HYPHENATED TECHNIQUE- A BOON TO ANALYTICAL WORLDHTML Full Text
HYPHENATED TECHNIQUE- A BOON TO ANALYTICAL WORLD
Rachana R. Joshi* Krishna R. Gupta and Shitalkumar S. Patil
Ashokrao Mane College of Pharmacy, Pethwadgaon, Kolhapur, Maharashtra, India
Traditional analytical approaches including HPLC (High-Performance Liquid Chromatograph), GC (Gas Chromatograph), UV (Ultraviolet) detection, etc., have become insufficient to effectively handle the growing number of challenges in analyses of species- specificity and sensitivity. Modern analytical technique referred to as hyphenated techniques, originate from the traditional use of molecule or element specific detection in electrophoresis or chromatography. Currently the most common techniques for trace element speciation include a combination of separation technique coupled with a detection technique that is more sensitive. Earlier such hyphenated techniques were the coupling of separation of a special sample preparation off-line and later adding a detection technique. Presently, the hyphenated technique is developed from the coupling of a separation technique (Chromatography) and an on-line spectroscopic detection technology. Hyphenated techniques combine chromatographic and spectral methods to exploit the advantages of both. Chromatography produces pure or nearly pure fractions of chemical components in a mixture. Spectroscopy produces selective information for identification using standards or library spectra. These hyphenated techniques offer shorter analysis time, higher degree of automation, higher sample throughput, better reproducibility, reduction of contamination because it is a closed system, Enhanced combined selectivity and therefore higher degree of information. The remarkable improvements in hyphenated analytical methods over the last two decades have significantly broadened their applications in the analysis of biomaterials, especially natural products. In this article, recent advances in the applications of various hyphenated techniques, e.g., GC-MS, LC-MS, LC-FTIR, LC-NMR, CE-MS, etc. in the context of pre-isolation analyses of crude extracts or fraction from various natural sources, isolation and on-line detection of natural products, chemotaxonomic studies, chemical fingerprinting, quality control of herbal products, dereplication of natural products, and metabolomic studies are discussed with appropriate examples.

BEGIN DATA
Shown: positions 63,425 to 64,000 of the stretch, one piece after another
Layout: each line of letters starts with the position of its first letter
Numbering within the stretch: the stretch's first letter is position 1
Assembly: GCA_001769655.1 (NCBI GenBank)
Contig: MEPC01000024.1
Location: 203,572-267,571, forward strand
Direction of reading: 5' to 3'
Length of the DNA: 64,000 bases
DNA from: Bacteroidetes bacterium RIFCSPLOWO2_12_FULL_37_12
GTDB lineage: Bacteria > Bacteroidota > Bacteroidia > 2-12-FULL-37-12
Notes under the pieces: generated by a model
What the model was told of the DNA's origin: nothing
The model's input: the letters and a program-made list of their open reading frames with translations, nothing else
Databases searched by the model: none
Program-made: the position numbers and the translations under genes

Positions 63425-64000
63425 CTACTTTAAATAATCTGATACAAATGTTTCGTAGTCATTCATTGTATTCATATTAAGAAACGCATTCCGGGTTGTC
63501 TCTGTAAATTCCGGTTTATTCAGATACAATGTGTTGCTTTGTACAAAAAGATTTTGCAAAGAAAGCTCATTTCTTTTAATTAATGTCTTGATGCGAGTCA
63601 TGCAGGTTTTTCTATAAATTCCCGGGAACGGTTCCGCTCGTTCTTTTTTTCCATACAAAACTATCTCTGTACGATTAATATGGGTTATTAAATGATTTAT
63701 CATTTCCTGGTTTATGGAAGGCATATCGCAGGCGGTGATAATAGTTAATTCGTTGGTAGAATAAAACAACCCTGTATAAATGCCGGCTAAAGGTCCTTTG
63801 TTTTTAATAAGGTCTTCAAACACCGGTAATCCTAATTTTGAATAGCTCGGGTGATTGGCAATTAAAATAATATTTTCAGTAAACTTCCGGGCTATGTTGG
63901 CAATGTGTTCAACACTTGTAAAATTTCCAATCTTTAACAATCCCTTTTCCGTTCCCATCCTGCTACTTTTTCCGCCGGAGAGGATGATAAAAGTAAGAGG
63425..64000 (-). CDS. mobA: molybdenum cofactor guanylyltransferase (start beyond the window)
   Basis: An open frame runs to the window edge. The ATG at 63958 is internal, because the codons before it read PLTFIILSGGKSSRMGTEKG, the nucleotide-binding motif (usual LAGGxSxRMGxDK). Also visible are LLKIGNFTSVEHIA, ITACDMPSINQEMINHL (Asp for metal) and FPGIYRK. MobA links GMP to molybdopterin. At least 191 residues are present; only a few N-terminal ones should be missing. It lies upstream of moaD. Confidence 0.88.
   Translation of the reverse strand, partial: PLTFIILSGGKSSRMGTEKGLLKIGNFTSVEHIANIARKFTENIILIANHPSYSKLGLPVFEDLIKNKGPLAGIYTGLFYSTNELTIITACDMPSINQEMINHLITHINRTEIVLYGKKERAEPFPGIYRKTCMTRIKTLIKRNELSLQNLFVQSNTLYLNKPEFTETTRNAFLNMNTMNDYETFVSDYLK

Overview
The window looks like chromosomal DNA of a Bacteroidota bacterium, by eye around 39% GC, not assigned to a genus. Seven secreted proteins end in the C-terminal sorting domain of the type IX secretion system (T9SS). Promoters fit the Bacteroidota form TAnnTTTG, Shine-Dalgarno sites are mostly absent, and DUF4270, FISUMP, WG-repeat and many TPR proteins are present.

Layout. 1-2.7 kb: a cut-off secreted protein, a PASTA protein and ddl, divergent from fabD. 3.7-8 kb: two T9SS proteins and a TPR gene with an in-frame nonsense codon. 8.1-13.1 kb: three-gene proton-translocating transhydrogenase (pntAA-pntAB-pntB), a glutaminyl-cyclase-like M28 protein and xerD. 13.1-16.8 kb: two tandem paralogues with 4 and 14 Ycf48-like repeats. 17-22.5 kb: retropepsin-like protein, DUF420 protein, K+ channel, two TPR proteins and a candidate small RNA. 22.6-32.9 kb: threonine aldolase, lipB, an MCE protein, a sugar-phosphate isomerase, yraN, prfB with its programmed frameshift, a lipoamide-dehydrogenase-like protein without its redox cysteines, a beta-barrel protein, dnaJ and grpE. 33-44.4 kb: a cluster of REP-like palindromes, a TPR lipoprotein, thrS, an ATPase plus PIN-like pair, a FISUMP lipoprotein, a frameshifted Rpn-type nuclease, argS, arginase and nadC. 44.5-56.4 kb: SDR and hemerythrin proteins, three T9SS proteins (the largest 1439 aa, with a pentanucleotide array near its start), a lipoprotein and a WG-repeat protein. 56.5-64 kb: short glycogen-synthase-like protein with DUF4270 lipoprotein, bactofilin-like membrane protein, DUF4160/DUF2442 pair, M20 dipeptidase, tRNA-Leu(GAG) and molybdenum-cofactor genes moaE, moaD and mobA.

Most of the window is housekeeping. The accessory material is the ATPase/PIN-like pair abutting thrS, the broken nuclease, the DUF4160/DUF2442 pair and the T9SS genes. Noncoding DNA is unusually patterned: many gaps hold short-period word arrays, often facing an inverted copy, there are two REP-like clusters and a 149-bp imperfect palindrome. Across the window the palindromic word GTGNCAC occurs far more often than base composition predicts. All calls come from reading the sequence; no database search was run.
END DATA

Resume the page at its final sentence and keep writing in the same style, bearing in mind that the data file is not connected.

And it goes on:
Hybrid Techniques (Hyphenated Techniques): A couple of decades ago, Hirschfeld introduced the term "hyphenation" to refer to the on-line combination of a separation technique and one or more spectroscopic detection techniques. This technique, developed from a marriage of a separation technique and a spectroscopic detection technique, is nowadays known as hyphenated technique (Figure 1).
Chromatography - Produces pure or nearly pure fractions of chemical components in a mixture.
Spectroscopy – Produces selective information for identification using standards or library spectra.
FIG. 1: HYPHENATED TECHNIQUE
In recent years, hyphenated techniques have received ever-increasing attention as the principal means to solve complex analytical problems. The power of combining separation technologies with spectroscopic techniques has been demonstrated over the years for both quantitative and qualitative analysis of unknown compounds in complex natural product extracts or fractions.
Hyphenated separation techniques refer to a combination of two (or more) techniques to detect and separate chemicals from solutions. Most often the other technique is some form of chromatography. Hyphenated techniques are widely used in chemistry and biochemistry. A slash is sometimes used instead of hyphen, especially if the name of one of the methods contains a hyphen itself.
To obtain structural information leading to the identification of the compounds present in a crude sample, liquid chromatography (LC), usually a high-performance liquid chromatography (HPLC), gas chromatography (GC), or capillary electrophoresis (CE) is linked to spectroscopic detection techniques, e.g., Fourier-transform infrared (FTIR), photodiode array (PDA) UV-vis absorbance or fluorescence emission, mass spectroscopy (MS), and nuclear magnetic resonance spectroscopy (NMR), resulting in the introduction of various modern hyphenated techniques 1.
- Gas chromatography-mass spectrometry (GC-MS)
- Gas chromatography-infrared spectroscopy (GC-IR)
- Liquid chromatography-mass spectrometry (LC-MS),
- Liquid chromatography-NMR spectroscopy (LC-MNR)
- Liquid chromatography-infrared spectroscopy (LC-IR)
- Capillary electrophoresis-mass spectrometry (CE-MS)
Advantages of Hyphenated Technique:
- To solve complex analytical problems.
- Shorter analysis time
- Higher degree of automation
- Higher sample throughput
- Better reproducibility
- Reduction of contamination because it is a closed system
- Enhanced combined selectivity and therefore higher degree of information
- Provide excellent separation efficiency as well as acquisition of on-line complementary spectro-scopic data on an LC or GC peak of interest within a complex mixture.
Types of Hyphenated Technique 2, 3, 4:
- GC-MS 1: With MS as the preferred detection method, and single- and triplequadrupole, ion trap and time-of-flight (TOF) mass spectrometers as the instruments most frequently used, both LC-MS and GC-MS are the most popular hyphenated techniques in use today.